Cost of riots may top £100m in damage and lost business

 

The economic cost of the riots is likely to be significant, at a fragile time in Britain's recovery from recession. Small retailers will be the worst hit, but larger firms will also feel the pain as will the country's tourist industry.

The Association of British Insurers said the industry's liability would run to "well over" £100m. Home and commercial insurance policies should cover fire and looting, and accommodation for those forced out, but some households and small businesses are likely to face big uninsured losses.

Premises torched included the 144-year-old House of Reeves furniture store in Croydon, and shops across London closing their doors early included Waterstone's and WH Smith. The British Retail Consortium said: "It is clear that the cost of the damage is going to run into tens of millions of pounds at least, in property damage, goods stolen and loss of business."

The Federation of Small Businesses said that for some members, the events of the past few nights would result in permanent shuttering. The Association of Convenience Stores said it knew of 93 shops affected by the violence, either directly or because newspaper delivery vans were unable to access them.

Jamie Oliver's restaurant in Birmingham's Bullring shopping centre was hit by rioters. The chef tweeted: "So sad to see what's happening in UK with these riots! All gone mad. time to get our country back. Now we need to come down hard on these idiots."

The tourist industry is likely to suffer as images of burning buildings and rioting gangs are beamed around the world. Disruption to public transport in the London suburbs and early office closures will also hit economic activity.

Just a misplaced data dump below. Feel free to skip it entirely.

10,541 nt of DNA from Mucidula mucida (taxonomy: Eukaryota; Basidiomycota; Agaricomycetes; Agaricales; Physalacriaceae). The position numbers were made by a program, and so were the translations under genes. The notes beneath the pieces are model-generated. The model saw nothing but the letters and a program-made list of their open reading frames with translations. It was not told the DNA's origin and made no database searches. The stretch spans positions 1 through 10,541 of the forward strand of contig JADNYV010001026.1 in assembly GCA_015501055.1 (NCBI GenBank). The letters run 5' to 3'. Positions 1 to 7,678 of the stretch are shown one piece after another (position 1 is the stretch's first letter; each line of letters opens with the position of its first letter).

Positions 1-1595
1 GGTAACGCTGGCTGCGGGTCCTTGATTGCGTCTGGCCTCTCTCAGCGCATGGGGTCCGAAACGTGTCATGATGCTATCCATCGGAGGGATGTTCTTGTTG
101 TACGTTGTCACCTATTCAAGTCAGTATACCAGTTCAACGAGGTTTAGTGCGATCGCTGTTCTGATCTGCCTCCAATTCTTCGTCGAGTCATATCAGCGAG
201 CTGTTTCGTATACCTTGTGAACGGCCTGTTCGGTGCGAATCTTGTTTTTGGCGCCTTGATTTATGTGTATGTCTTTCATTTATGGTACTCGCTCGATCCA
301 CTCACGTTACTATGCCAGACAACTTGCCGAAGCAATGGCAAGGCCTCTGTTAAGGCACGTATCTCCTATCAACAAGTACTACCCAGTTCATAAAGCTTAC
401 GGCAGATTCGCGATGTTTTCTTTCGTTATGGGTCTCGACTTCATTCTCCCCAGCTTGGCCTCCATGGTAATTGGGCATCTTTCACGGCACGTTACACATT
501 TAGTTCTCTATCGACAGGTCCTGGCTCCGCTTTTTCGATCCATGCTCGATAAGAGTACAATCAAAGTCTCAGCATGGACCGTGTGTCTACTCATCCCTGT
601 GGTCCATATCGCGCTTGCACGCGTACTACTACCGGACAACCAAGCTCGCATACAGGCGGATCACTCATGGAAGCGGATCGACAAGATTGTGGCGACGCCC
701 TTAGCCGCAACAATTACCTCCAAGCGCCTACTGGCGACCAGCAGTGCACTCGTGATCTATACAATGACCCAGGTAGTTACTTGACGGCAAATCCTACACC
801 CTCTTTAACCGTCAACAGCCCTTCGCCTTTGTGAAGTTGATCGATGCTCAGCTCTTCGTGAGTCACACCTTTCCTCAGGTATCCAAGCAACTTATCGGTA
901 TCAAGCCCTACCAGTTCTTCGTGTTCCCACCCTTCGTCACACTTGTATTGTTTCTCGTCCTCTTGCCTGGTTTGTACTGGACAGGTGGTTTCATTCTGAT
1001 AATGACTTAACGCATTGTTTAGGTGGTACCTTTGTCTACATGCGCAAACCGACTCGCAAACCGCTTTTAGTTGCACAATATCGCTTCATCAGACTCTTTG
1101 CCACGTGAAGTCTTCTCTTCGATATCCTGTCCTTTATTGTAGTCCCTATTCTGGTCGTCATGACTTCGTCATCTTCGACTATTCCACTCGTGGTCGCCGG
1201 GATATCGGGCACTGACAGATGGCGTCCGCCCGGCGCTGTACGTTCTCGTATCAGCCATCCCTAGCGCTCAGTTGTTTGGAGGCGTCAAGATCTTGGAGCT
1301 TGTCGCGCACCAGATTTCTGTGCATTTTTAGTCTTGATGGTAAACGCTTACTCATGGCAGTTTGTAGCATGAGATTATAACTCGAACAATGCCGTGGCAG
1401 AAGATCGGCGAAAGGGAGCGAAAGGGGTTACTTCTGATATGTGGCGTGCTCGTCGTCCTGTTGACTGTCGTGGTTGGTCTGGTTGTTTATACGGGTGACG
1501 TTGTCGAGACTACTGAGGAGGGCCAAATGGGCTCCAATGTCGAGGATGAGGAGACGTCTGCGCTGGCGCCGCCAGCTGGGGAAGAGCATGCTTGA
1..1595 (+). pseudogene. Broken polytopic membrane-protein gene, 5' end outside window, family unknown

If shoppers and pubgoers prove discouraged by the scenes of mayhem, consumer spending may be depressed at a time when the retail sector can ill afford it. Against those negatives, glaziers, builders and security firms will probably see an uptick in their order books.

Economists also warned that overseas investors could interpret the riots, wrongly, as a symbol of political resistance to public spending cuts. Malcolm Barr of JP Morgan, said: "We have had a number of questions from clients, particularly those based outside of the UK, about the rioting in London and elsewhere overnight."

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<b>Kathryn Williams</b>
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When I was supporting Ray La Montagne I was six months pregnant. He had been touring for a year and he was exhausted and full of the cold. I was feeling motherly, so I would leave presents for him and his band: Tunnock's Tea Cakes, cold remedies and proper tea. Ray seemed painfully shy. He hardly spoke, hardly looked at you in the face. I felt like a dick speaking to him, but said "hi" every day. </p>
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He was being courted by the same record company who had signed me and subsequently let me go, and I wanted him to know that there were people around who didn't want anything from him. At the Shepherds Bush Empire in London, on the last night of the tour, Ray stopped in his set to thank me for doing the support. He said I was a really good songwriter and people should buy my stuff. I was taken aback and felt emotionally overwhelmed. Later that year, just before I had my boy Louis, I was l asleep in bed with Radio 4 on when Louis moved around in my belly and woke me up. Ray was doing a session on the World Service. </p>
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I really believe that Louis recognised the music from the tour, and when I gave birth to him at home I played Ray's record as something that he would recognise to come into the world with. </p>
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